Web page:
50. Sitzung SBSTA 50 und SBI 50 der UNFCCC

Katharina Diehl vom Team KlimAgrar über ihren Besuch bei der Bonner UN-Klimazwischenkonferenz im Juni 2019

KlimAgrar follows up on climate-smart innovations in agriculture on the national level in Germany. This is an interesting endeavour in itself, but it became an affair of the heart during the intersessional climate change conference in Bonn from June 17th to June 27th, to which I was invited by the Federal Ministry of Food and Agriculture (BMEL). The invitation came with the allowance to join open sessions and side events. I used this privilege to check on recent developments in and around the United Nations Framework Convention on Climate Change (UNFCCC) – and to benchmark our project.
Agriculture is gaining traction in the UNFCCC. Hardly any other sector is more affected by climate change than agriculture, and the need for adaptation is being felt by farmers around the world. But agriculture and land use also account for emissions, and policy makers as well as scientists hope that more efficient practices in crop and livestock management can contribute to carbon dioxide and methane emission reduction. Deep historical changes were always reflected by changes in land use and agriculture. If we understand our activities to reduce climate change impacts as a joint global project, this will not succeed without the commitment of farmers to engage in the discussion.

1.  Farmers – Where is your representation?

In 2018, the UN Climate Change Conference in Katowice (COP24) agreed to address issues related to agriculture within the Koronivia Joint Work on Agriculture (KJWA). This process includes a roadmap leading through workshops and expert meetings. In Bonn, two workshops were held, one on adaptation and one on improved soil carbon, soil health and soil fertility. The relevance of the topics was in no way contested and many examples clearly highlighted the expertise available across the whole range from agroecological farming to input-efficient, emission-reduced crop and livestock management. Questions remain in regard to (financial) frameworks, accountability, and tools and methods for tracking adaptative activities, soil carbon sequestration or reductions in organic depletion of soils. The discussion focused in particular on soil organic carbon. Is it technically feasible? Where is it useful? And last but not least, what are the potentials and opportunities to a global monitoring approach?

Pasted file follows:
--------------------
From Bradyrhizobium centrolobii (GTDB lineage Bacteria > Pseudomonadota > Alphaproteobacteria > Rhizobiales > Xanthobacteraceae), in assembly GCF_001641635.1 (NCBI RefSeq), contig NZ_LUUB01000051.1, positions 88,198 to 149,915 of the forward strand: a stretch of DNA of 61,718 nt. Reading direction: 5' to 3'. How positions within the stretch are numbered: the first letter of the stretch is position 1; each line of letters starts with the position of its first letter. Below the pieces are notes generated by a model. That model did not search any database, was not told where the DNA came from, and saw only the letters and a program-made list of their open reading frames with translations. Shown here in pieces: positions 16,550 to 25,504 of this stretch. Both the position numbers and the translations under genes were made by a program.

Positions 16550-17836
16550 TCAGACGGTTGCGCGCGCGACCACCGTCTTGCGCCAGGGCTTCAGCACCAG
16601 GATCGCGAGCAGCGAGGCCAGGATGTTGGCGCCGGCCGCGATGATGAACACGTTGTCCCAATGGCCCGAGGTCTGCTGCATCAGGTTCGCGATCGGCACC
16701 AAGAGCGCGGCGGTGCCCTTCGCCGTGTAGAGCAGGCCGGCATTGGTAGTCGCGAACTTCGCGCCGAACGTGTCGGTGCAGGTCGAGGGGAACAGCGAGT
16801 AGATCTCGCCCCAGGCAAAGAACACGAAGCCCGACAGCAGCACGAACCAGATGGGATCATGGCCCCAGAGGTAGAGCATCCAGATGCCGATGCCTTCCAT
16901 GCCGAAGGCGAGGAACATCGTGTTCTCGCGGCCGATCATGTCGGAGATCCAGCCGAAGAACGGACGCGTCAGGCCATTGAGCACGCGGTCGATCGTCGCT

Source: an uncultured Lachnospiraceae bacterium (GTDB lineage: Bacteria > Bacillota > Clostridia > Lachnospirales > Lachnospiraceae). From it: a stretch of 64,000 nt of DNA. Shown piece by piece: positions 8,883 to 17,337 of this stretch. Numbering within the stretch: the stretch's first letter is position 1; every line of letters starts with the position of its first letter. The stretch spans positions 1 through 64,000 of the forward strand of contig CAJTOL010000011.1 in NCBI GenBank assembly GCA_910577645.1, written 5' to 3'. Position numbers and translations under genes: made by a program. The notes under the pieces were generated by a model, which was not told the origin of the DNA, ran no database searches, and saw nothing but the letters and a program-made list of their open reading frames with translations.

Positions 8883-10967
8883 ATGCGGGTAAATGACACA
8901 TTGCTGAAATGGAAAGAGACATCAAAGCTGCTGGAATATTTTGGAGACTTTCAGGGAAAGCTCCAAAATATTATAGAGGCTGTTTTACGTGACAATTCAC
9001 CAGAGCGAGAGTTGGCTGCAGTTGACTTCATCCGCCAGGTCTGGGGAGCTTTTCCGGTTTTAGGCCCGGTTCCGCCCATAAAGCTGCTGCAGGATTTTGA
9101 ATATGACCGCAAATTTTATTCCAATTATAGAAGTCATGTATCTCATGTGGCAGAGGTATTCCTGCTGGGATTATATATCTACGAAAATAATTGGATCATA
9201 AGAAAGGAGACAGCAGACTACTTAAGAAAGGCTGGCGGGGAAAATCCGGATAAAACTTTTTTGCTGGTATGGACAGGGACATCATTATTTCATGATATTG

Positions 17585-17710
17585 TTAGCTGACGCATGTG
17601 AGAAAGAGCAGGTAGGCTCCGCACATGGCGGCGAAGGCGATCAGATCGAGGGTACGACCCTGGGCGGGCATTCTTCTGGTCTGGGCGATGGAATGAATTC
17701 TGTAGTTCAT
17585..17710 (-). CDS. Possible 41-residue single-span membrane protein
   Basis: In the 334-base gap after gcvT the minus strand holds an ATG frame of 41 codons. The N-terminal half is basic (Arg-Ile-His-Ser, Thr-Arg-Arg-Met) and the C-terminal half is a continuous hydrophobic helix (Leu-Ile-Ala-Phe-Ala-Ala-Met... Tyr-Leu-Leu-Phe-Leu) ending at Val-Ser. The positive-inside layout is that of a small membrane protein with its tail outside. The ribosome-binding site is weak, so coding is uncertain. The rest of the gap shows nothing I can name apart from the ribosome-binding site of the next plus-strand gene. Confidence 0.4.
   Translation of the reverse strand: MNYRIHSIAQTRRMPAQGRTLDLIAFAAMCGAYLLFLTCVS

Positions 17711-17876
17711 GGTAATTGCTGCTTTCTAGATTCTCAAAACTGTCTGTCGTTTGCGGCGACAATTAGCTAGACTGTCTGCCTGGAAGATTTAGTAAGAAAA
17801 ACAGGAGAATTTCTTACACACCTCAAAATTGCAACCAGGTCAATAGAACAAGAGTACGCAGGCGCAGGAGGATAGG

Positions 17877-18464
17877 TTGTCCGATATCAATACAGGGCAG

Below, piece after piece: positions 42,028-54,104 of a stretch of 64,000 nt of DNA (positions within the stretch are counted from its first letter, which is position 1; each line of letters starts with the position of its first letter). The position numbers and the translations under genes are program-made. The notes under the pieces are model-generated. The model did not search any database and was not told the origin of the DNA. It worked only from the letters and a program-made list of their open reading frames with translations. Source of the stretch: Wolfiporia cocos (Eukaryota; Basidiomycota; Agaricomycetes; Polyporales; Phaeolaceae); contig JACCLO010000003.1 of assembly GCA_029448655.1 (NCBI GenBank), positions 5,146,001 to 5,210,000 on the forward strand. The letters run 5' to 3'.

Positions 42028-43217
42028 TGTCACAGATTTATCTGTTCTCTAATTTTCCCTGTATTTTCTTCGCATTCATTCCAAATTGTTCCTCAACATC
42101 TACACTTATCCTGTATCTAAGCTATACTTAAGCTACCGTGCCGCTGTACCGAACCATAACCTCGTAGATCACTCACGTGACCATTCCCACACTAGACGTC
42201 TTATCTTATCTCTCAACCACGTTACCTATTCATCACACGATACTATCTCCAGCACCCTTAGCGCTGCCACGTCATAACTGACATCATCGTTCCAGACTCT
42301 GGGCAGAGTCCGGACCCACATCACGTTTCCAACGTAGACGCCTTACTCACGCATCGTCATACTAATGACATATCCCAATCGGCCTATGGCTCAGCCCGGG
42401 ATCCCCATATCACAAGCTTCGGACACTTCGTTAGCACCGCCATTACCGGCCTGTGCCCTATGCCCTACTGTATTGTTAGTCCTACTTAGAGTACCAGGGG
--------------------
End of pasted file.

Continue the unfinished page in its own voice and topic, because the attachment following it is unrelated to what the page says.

2.  What kind of innovations could be game changers?

Monitoring approaches could in fact be the game changers in the process. Most activities – as much as they may positively contribute – are knowledge-intensive, scattered and site-specific. Without clearly measurable indicators and reliable data analysis, it will be difficult to establish applicable criteria at a global level. Opportunities for the agriculture sector include irrigation systems and precision farming linked to renewable energy products (especially solar appliances) for small-scale farmers. Information and knowledge, further funding and research is needed to scale up solutions. In combination with sensors that inform the farmer on changes in soil and plant every minute, these new technologies will be needed to address the problems shown by current research, for example on changes in temperature and rainfall patterns in crop-producing regions.

3.  What is the contribution of German agriculture-related research?

The projects supported by KlimAgrar pursue incremental innovations in terms of efficiency and reduced input. Every single one of them addresses a specific gap in knowledge and technology and, if successful, will pave the way for farmers to adopt more efficient, low-emission technologies in the field thereby supporting an overall improved capacity to adapt, mitigate and emerge more resilient. I learnt in Bonn that the formulation of countries commitments to the UN Paris Agreement requires reliable existing technologies. I also learnt that innovations are needed to accelerate our efforts towards transformational change and climate adaptation. Can we say that in KlimAgrar we bring these two needs together?